A tube amp on the other hand will gradually transition its clipping, meaning that clipping in tube amps will not sound as harsh.
At a certain output volume, clipping will occur no matter what type of amplifier is being used. The main advantage of the tube amp over the solid-state amp is that the analog transition found in tube amps, will often be easier on the ears.
There are three different ways in which a person could try to emulate the sound of a tube amp.
Firstly, some people will use the likes of a pre-amp, feeding the output into their solid-state amplifier. This will add some of that “tube sound” quality to their solid-state amplifier, however this will be a very poor substitute, as the actual amplifier is still a solid-state amp.
Secondly, there is software available that can mimic some of the sounds and tonality of tube amps, but this is not intended for home audio systems, rather just for having a computer produce sounds, that are similar to the “tube sound”.
Thirdly, some of the characteristics of tube amplifiers could be made using solid-state componentry. Ironically this is not usually done in practice, so the expense of any such device would be in excess of what you would pay for a comparable tube amplifier, that produced the genuine “tube sound”.
Ultimately, it would be possible to emulate some of the tonality and qualities of a tube amplifier, but almost certainly at greater cost than if you were to use the comparable genuine tube amp.
We don’t know what your thoughts and opinions are, but paying money to make a solid-state amplifier emulate the sound of a tube amp, does beg the question of why not just get a tube amp in the first place. After all, if you want the “tube sound” would it not be better to have the genuine “tube sound” rather than some poor imitation?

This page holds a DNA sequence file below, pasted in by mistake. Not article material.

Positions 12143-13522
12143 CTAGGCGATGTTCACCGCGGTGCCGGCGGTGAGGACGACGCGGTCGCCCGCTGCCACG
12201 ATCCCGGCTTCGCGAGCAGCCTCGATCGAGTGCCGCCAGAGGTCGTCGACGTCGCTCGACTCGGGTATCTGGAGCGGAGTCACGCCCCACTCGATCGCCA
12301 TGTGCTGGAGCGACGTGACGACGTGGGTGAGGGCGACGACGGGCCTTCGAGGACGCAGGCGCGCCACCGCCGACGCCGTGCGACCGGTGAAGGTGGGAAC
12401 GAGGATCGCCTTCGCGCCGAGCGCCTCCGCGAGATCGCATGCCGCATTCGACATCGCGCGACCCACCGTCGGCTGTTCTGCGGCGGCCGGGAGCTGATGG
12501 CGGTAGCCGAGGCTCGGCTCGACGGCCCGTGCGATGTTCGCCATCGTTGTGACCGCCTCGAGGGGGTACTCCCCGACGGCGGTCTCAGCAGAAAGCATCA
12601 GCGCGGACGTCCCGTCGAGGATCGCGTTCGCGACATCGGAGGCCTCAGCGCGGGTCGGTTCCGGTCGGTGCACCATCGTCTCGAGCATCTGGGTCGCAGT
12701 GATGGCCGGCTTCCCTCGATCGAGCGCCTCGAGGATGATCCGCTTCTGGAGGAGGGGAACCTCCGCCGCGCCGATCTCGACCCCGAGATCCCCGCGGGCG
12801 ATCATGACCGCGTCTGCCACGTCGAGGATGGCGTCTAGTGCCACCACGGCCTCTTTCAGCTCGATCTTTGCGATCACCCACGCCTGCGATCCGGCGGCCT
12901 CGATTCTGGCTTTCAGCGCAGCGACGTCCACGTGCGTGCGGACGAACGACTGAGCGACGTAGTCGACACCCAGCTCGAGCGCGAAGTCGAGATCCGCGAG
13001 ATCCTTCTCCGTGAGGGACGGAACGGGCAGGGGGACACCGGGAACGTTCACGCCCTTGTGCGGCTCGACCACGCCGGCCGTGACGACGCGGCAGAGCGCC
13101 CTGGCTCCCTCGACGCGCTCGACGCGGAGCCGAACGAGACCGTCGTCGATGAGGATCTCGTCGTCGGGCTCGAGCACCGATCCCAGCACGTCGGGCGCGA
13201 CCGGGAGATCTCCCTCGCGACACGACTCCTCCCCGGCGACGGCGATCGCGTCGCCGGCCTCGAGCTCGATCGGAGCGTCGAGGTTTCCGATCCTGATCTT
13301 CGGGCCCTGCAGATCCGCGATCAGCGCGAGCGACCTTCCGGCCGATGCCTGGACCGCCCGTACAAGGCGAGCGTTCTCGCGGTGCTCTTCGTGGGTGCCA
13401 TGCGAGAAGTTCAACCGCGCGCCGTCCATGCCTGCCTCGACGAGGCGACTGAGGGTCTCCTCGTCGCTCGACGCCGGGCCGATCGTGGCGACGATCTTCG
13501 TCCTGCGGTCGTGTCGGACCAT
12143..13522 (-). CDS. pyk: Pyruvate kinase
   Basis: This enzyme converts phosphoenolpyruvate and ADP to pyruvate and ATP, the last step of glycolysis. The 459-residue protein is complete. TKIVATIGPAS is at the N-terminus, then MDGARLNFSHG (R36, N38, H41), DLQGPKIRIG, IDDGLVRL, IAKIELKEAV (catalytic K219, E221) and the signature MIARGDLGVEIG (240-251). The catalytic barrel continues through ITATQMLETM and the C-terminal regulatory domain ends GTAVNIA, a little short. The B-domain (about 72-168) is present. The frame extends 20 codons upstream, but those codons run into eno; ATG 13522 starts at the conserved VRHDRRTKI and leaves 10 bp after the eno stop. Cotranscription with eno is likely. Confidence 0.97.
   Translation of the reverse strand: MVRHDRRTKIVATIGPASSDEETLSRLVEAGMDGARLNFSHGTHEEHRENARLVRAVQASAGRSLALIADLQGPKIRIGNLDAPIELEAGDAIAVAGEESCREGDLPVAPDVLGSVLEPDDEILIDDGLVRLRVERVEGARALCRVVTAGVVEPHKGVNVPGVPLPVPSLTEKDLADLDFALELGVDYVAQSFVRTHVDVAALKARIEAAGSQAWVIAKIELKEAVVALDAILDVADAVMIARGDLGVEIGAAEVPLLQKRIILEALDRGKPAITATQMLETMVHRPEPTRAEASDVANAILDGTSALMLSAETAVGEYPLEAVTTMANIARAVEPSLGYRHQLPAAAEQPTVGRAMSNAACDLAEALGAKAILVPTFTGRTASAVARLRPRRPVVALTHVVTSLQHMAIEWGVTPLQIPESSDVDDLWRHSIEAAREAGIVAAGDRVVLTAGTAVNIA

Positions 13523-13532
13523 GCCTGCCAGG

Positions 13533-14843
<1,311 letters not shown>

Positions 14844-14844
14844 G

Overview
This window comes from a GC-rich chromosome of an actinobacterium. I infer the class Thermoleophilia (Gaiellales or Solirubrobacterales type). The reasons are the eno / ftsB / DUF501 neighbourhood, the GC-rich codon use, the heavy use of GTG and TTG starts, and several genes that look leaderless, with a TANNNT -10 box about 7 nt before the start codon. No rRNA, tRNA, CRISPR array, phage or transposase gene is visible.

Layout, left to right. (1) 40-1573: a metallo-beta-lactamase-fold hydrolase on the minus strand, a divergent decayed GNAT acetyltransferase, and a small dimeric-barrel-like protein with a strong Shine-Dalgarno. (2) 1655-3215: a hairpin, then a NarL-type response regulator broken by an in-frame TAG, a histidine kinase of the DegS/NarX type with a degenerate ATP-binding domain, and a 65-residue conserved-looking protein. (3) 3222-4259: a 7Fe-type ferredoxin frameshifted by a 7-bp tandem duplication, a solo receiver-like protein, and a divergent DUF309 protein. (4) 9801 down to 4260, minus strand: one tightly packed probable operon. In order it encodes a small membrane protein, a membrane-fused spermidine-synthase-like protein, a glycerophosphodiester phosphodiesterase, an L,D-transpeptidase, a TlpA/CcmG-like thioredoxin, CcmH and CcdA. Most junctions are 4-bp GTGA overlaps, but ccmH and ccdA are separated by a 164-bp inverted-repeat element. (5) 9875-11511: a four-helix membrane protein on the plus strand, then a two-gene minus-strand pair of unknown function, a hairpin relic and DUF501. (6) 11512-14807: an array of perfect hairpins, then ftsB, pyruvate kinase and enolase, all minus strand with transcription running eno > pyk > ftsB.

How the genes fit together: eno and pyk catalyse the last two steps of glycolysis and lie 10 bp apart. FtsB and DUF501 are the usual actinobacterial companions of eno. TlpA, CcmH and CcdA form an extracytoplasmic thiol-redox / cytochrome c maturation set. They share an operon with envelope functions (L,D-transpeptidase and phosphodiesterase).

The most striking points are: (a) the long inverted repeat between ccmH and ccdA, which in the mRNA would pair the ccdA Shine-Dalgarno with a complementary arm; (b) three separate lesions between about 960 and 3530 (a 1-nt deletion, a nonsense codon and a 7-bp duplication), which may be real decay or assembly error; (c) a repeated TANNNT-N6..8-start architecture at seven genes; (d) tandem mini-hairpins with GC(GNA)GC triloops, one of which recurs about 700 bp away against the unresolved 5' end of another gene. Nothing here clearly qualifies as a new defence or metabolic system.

There are several problems that people find can occur with their tube amp. Just like any other electrical/electronic item, things can sometimes go wrong. While some problems will be more complex than others, generally we will only be considering problems that could be easily identified at home.
Here is a list of some of the more common basic problems that can occur. One of the advantages of buying a new tube amp is that you are less likely to come across these problems.
Nothing could be more frustrating than anticipating your favorite sounds rolling out of your speakers, only to have your amp showing no signs of life. Not a peep. No lights, nothing. We hope that the problem is not one of the classical mistakes that some people will make, like forgetting to plug the amp into the power, or failing to turn the power switch on.
Assuming that you have actually checked these “obvious” things, there are many possibilities that could be causing the problem. Once the power has been turned off again, we would suggest that you check the tubes, the fuses and the power supply.
There could be several reasons for an amp to be fully powered on, but have no sound issuing forth. Some of the embarrassingly obvious things that you will already have hopefully checked are whether cables have been plugged in properly, or alternatively have been plugged into the wrong socket.
After checking that the cables have been connected properly, there are several possible reasons that your amp may not be making the sounds you expected. Some of the common problems may be due to a faulty connection jack or faulty tube.
Tubes will generally have a shorter lifespan than most solid-state transistors. The actual lifespan of the tubes will vary greatly and be dependent upon how often the amp is used and at what power/ volume levels it is being used.
One of the most common causes for problems with a tube amp is likely to be due to a faulty or dead tube. This is probably why many “tube aficionados” recommend checking the tubes first, whenever there is a problem – no matter what the problem is.